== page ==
Will McIntosh’s “The Future Will Be BS Free” (Delacorte Press, $17.99) promises something that feels a little different. It’s the story of a near-future America under the sway of a despotic and corrupt President, one in which the truth has become so malleable and subjective as to be almost meaningless as a concept. Into this America, a group of gifted teens attempts to bring a beacon – an unfailingly accurate and foolproof lie detector. But their initial dreams of societal (not to mention financial) gain soon fall by the wayside as they discover that there are plenty of people out there with little interest in the truth.

Published in Buzz

The past decade or so has seen a real glut of films based on young adult novels – particularly those of the dystopian sci-fi persuasion. It makes sense – when “The Hunger Games” blew up, every Hollywood studio out there wanted to get a piece of that bleakly futuristic pie.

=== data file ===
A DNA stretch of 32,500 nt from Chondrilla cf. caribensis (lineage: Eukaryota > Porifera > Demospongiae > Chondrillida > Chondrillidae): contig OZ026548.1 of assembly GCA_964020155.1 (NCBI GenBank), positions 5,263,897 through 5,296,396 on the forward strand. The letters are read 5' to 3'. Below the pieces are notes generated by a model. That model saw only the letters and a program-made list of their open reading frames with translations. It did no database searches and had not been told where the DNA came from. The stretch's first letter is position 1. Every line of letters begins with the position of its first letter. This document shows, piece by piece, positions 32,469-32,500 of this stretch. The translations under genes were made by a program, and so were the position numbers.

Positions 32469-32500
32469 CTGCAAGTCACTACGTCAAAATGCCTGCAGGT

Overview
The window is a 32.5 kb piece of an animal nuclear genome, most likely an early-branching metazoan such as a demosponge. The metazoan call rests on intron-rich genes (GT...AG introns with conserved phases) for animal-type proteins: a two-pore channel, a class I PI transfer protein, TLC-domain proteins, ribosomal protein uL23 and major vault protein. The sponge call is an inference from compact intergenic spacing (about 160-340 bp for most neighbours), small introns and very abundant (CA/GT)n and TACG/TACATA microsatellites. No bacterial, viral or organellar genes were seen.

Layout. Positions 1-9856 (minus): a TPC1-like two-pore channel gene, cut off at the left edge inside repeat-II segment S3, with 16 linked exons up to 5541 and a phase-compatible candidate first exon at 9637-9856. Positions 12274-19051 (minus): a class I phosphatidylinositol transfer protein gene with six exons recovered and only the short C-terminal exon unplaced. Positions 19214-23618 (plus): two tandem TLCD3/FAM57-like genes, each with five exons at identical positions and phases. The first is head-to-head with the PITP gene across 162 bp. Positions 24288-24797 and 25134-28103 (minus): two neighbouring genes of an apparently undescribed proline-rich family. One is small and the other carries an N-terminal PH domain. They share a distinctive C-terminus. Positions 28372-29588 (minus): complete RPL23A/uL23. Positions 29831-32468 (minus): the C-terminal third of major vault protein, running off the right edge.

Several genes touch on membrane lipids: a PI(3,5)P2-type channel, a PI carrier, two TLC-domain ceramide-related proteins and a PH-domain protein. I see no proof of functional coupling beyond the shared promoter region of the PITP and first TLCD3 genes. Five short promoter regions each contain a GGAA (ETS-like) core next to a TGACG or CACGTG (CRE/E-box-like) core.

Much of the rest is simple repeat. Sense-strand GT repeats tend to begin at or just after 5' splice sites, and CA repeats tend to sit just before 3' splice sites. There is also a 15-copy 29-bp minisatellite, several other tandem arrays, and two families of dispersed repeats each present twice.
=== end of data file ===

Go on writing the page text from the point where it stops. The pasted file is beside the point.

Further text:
Only there was a problem – not all of those properties made for great movies … or even good ones. Hence, we got a downward spiral of diminishing returns. There were a couple of franchises marked by increasingly inane installments and a handful of attempts at series that were abandoned following major flopping at the box office.

I can’t say for certain that we’ve reached the bottom of that spiral, but “The Darkest Minds” has to have brought us awfully close.

Published in Movies

My affection for the alternate history subgenre of speculative fiction is no secret. I’ve always been enamored of the answers to “what if?” questions that these sorts of stories can provide. The idea that one small difference can cause ripples that lead to larger and larger divergences – it makes for fascinating fiction.

S.M. Stirling is one of the foremost practitioners of alternate history; his latest is “Black Chamber” (Ace, $16), the first in a series about a World War I that was significantly different than our own, from the enemies being fought and the institutions doing the fighting. It’s a strong introduction, one that hints at the many differences – large and small – between that history and this one.

Published in Buzz